5 items from 2014
The social realist tendencies in British director Ken Loach's films started nearly half a century ago, so it's easy to forget that no matter his penchant for tackling serious issues with historical weight, he's also capable of crafting smooth entertainment—especially with his recent comedies "Looking for Eric" and "The Angels' Share"—without sacrificing their credibility and intelligence. At 77, Loach hasn't lost touch with this balance, as proven by his enjoyable period drama "Jimmy's Hall." Though it features a dramatic scenario involving the censorship of a small Irish town in the early thirties, Loach manages to enliven potentially stuffy material with lively storytelling and likable personalities. Chief among them is real-life Irish communist Jimmy Gralton (Barry Ward), who challenged the religious community in the provincial country town he grew up by creating a gathering place for locals to dance and engage in intellectual discussion. Naturally, that decision doesn't sit well. »
- Eric Kohn
Sony Pictures Classics has scooped up North American rights to Ken Loach's period drama "Jimmy's Hall" -- two days before it bows in the Main Competition at Cannes. Wild Bunch handled the sale. Whenever Ken Loach has a new film in the works, you can bet your bottom dollar it will premiere at Cannes. The Brit director and master of kitchen sink realism has been a Cannes Competition mainstay since "Black Jack" won the fest's coveted Fipresci Prize in 1979. "Jimmy's Hall," his latest, will make its way to the Croisette this week. But will it be his last? (Trailer below.) In 2012, his admirable if saccharine crime comedy "The Angels' Share" snapped up the Jury Prize, and in 2006 he won the Palme d'Or for the Irish historical drama "The Wind That Shakes the Barley," starring Cillian Murphy. Penned by longtime collaborator Paul Laverty, "Jimmy's Hall" will of course be competing for the Palme, »
- Ryan Lattanzio
Welcome back to Cannes Check, In Contention's annual preview of the films in Competition at this year's Cannes Film Festival, which kicks off on May 14. Taking on different selections every day, we'll be examining what they're about, who's involved and what their chances are of snagging an award from Jane Campion's jury. Next up, the lineup's second Palme d'Or-winning British stalwart: Ken Loach's "Jimmy's Hall." The director: Ken Loach (British, 77 years old). Often labelled the father of British social realism on film, Ken Loach is as famed for the no-nonsense naturalism of his aesthetic as for his defiantly socialist politics -- evident to varying degrees in 26 cinematic features (narrative and documentary) over 47 years. A lower-middle-class grammar school student turned Oxford law graduate, Loach began his career in television, directing a series of socially conscious BBC teleplays -- most famously the homelessness study "Cathy Come Home" -- before making his first feature film, »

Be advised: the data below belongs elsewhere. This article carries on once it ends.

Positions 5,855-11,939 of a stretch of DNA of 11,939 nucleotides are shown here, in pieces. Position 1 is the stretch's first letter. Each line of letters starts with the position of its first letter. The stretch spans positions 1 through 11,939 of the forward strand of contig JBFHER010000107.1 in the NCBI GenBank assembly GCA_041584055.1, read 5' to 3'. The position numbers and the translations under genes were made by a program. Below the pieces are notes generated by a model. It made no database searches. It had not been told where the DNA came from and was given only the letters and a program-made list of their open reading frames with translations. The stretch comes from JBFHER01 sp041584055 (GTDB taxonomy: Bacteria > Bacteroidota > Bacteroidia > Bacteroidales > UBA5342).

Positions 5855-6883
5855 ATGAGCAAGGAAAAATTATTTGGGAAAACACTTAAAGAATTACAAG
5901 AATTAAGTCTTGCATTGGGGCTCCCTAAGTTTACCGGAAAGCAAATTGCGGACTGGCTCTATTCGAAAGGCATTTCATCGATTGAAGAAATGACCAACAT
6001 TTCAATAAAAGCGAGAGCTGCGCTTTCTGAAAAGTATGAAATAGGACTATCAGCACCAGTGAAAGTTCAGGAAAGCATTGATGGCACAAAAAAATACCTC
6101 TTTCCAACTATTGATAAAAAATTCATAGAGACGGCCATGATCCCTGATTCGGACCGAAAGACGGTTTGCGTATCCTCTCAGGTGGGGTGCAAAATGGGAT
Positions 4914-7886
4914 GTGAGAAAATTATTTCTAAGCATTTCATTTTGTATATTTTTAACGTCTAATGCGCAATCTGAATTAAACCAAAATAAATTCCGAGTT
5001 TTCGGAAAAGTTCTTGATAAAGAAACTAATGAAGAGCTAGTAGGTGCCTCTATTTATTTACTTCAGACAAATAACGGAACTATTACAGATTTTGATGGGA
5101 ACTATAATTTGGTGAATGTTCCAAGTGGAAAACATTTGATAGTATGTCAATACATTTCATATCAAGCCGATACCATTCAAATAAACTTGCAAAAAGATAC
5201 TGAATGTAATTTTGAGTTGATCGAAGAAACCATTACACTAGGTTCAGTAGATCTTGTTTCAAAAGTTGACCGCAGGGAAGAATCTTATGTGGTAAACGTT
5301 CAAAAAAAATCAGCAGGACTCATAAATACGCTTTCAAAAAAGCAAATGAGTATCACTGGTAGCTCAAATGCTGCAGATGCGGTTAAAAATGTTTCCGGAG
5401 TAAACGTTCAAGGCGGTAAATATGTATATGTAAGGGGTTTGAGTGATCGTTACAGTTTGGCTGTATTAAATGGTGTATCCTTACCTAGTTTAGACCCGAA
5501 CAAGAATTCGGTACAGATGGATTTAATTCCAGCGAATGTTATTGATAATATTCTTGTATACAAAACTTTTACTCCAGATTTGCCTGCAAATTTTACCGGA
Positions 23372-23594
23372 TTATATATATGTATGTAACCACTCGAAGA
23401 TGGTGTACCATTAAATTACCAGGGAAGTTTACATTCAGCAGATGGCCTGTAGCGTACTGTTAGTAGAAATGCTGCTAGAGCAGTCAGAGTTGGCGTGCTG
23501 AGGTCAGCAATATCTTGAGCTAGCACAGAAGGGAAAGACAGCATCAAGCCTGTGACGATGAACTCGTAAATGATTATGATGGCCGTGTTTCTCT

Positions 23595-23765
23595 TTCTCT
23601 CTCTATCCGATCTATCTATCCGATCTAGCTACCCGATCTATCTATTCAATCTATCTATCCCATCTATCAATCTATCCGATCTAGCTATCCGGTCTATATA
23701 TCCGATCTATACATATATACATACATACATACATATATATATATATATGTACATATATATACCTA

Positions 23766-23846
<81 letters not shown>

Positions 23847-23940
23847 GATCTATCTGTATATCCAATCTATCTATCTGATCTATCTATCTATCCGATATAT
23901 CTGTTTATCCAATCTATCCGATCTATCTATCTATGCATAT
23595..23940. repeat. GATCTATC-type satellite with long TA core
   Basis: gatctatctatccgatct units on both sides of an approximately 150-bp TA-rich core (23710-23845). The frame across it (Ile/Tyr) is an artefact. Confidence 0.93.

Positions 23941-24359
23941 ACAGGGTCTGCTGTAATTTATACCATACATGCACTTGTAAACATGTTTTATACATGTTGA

- Guy Lodge
Whether or not it turns out to be Ken Loach's final narrative film, Jimmy's Hall (2014) looks like being a favourite when it lands on the Croisette in competition at this year's 67th Cannes Film Festival. Cannes has commonly been a home from home for British director Loach where - despite the glam, the frocks and the yachts - this master of social realist and politically committed cinema has consistently scored successes. He's taken the Jury Prize on three different occasions with Hidden Agenda in 1990, Raining Stones in 1993 and The Angels' Share in 2012. In 2006, Loach even took the prestigious Palme d'Or for his brilliantly stirring portrayal of early twentieth century Irish history in The Wind that Shakes the Barley. With Jimmy's Hall, the director returns to similar territory - here's the film's official synopsis.
- CineVue UK
Acclaimed director Terry Gilliam will attend the première of his new film, The Zero Theorem, in Glasgow later this month, it was announced today. The Glasgow Film Festival has announced several big name guests who will be present at this year's events, including Richard Dreyfuss and Jason Priestley for Cas & Dylan and Thomas Imbach for Mary, Queen Of Scots. Japanese director Sang-il Lee will introduce Unforgiven, his adaptation of the Clint Eastwood classic, and Jean-Paul Salomé will discuss Playing Dead.
Alongside this international line-up will be Scottish talent including Paul Brannigan, star of The Angels' Share, and David Mackenzie, who directed Perfect Sense and will be introducing his new film Starred Up. There will also be a chance to meet Ricky Jay, the celebrated stage magician whose work has appeared in everything from Boogie Nights to The Prestige.
You can read our full coverage of the festival <a »
- Jennie Kermode
5 items from 2014
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